5. Include healthy fats. Each meal needs a serving of healthy fats from animal foods, avocado, olive oil, mixed nuts, flaxseed, flaxseed oil or fish oil.

Here’s to you being Happy, Healthy, Lean and Fit.

Check out Janet’s website at

Rachel Hewitt

Rachel Hewitt

Is Organic Produce Worth the Money?
This is one of the most common questions I receive as a Nutritionist.  The short answer is yes, organic produce is better than conventional.
Here’s the long answer:

Let’s start by asking what exactly is “organic”?  According to the Organic Council of Ontario (OCO), Organic production is designed to :

  •  respect the environment through the responsible usage of soil, water and air, minimizing agricultural pollution
  •  protect the long-term health of the soil, encouraging soil biological activity and minimizing soil degradation and erosion
  • provide livestock with humane living conditions for their health and well-being
  • recycle materials and resources whenever possible and reduce the use of non-renewable resources

Organic production does not permit the use of:

  • synthetic pesticides
  • synthetic fertilizers
  • Sewage sludge (mmmm yummy!)
  • genetically modified organisms
  • ionizing radiation
  • no growth hormones for animals that produce meat, poultry, eggs, and dairy products

Here are some key reasons why organic is worth the money:

  • You get more for your money because organic foods contain more nutrients.  A 2001 study compared the nutrient levels in organic and regular foods.  In every case the organic crops had higher nutrient levels- 27% more vitamin C, 29% more iron, and 14% more phosphorous (2).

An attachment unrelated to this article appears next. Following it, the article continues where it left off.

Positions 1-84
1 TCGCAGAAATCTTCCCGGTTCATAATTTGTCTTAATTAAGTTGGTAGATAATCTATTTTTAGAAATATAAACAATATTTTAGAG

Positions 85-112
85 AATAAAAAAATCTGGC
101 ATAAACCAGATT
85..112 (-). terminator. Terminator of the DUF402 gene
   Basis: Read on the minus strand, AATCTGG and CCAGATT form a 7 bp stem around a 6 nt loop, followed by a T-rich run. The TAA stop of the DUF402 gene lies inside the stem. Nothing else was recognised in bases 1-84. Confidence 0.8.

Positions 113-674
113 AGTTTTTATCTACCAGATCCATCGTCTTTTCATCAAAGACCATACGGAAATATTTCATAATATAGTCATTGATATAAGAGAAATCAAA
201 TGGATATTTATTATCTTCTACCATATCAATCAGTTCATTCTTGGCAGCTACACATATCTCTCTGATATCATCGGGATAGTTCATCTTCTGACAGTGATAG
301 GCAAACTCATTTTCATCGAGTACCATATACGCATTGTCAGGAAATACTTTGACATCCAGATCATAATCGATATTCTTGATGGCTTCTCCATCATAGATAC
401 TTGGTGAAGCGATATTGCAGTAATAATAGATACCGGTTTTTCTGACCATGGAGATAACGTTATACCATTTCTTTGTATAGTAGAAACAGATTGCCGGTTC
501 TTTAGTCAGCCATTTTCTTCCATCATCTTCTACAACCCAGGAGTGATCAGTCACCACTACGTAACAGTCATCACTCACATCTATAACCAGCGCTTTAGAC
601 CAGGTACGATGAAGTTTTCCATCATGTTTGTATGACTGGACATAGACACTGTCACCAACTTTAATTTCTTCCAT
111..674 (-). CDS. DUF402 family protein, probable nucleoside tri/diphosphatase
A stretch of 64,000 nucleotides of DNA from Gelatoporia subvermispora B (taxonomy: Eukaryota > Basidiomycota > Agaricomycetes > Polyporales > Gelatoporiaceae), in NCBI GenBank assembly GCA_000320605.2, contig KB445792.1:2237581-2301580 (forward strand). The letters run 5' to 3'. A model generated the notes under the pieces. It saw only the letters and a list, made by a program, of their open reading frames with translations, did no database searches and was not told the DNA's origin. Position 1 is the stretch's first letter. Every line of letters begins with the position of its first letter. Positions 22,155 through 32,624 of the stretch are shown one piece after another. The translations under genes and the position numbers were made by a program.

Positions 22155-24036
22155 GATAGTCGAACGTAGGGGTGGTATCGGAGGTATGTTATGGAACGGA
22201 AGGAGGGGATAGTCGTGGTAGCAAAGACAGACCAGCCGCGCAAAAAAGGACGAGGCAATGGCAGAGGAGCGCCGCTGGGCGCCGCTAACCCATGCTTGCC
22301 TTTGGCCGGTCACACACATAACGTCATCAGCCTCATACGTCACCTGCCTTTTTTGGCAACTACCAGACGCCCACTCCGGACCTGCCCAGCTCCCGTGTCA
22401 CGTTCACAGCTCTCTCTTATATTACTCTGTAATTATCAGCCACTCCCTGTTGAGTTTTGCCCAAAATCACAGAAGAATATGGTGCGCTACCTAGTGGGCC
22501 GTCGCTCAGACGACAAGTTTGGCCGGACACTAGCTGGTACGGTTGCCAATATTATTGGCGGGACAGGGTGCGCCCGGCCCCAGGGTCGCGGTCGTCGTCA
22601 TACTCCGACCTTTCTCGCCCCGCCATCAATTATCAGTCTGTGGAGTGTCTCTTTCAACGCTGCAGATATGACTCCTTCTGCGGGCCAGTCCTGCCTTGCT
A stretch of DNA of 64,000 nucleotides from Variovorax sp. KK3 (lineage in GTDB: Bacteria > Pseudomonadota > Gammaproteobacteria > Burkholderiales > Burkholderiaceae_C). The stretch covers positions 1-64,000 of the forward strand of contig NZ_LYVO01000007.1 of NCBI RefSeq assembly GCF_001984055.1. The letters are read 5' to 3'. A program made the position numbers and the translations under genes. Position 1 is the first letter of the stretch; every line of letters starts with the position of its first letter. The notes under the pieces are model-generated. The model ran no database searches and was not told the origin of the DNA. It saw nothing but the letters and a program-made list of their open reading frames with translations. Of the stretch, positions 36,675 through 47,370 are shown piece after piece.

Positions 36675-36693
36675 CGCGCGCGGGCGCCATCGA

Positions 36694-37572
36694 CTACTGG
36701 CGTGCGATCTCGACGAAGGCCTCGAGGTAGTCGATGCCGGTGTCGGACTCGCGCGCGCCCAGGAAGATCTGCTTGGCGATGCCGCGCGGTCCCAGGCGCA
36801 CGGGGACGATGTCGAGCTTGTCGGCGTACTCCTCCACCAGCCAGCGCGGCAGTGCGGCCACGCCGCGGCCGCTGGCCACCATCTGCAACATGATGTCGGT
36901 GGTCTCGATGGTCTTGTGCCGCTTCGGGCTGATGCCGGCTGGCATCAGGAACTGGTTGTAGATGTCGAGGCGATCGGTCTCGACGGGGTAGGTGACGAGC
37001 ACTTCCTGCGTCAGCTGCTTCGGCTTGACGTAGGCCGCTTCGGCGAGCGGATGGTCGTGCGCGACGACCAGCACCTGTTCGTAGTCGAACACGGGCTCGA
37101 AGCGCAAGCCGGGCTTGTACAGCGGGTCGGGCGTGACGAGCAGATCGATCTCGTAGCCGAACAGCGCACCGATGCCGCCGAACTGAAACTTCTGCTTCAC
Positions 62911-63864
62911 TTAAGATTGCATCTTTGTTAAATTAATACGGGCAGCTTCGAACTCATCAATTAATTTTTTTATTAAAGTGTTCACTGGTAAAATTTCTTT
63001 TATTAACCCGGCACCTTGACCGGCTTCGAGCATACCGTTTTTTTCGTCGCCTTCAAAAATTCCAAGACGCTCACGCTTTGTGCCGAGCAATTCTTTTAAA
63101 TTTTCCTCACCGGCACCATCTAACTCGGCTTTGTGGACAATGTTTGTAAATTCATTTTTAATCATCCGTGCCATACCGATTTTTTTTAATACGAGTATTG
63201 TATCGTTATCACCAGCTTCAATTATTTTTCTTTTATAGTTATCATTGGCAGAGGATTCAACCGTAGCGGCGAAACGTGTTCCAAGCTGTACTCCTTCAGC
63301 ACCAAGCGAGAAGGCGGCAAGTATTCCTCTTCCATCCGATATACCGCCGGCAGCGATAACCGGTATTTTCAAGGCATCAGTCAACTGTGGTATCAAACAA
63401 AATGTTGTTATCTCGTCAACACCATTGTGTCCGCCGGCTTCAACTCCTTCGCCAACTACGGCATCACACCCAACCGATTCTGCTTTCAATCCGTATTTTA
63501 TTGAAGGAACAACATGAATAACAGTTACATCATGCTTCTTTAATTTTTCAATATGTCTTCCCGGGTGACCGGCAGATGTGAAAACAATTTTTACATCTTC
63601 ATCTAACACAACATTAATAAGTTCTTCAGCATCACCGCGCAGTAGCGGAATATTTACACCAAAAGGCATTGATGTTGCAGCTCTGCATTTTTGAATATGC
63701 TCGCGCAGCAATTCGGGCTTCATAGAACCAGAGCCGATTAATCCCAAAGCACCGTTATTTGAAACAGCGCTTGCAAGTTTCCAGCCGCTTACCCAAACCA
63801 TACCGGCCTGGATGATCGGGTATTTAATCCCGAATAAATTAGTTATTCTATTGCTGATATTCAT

• You avoid harmful pesticides and herbicides if you choose organic.  The definition of a pesticide is “a chemical preparation for destroying plant, fungal, or animal pests, also called a biocide (any chemical that destroys life poisoning).”  Would you ever knowingly drink a glass of Roundup or another pesticide? Then why would you eat it sprayed on your food?
  • You are helping the earth if you buy organic produce.  All of these pesticides and herbicides eventually end up in our soil and water which can end up harming other people, plants and animals.  The intention of pesticides is to kill pests that are going to eat the produce.  Unfortunately, they will eventually end up killing other non-pests such as bees, and we all know bees are essential for the reproduction of most plants. If we kill all the bees that means we no longer have any food!
  • Organic produce tastes better!  You can’t even compare an organic apple with a conventionally grown apple covered in wax!  Once you try it you’ll never go back.

Although organic produce is always better, sometimes cost and availability can be factors. Thankfully, the Environmental Working Group created The Shopper’s Guide to Pesticides which ranks pesticide contamination for 53 popular fruits and vegetables. Nearly all the studies on which the guide is based tested produce after it had been rinsed or peeled (so you can’t use that as an excuse). Did you know that peppers have been treated with as many as 97 pesticides? The Shopper’s Guide to Pesticides will help you determine which fruits and vegetables have the most pesticide residues and are the most important to buy organic. You can lower your pesticide intake substantially by avoiding the 12 most contaminated fruits and vegetables and eating the least contaminated produce (3).

Dirty Dozen (buy organic):
1.    Apples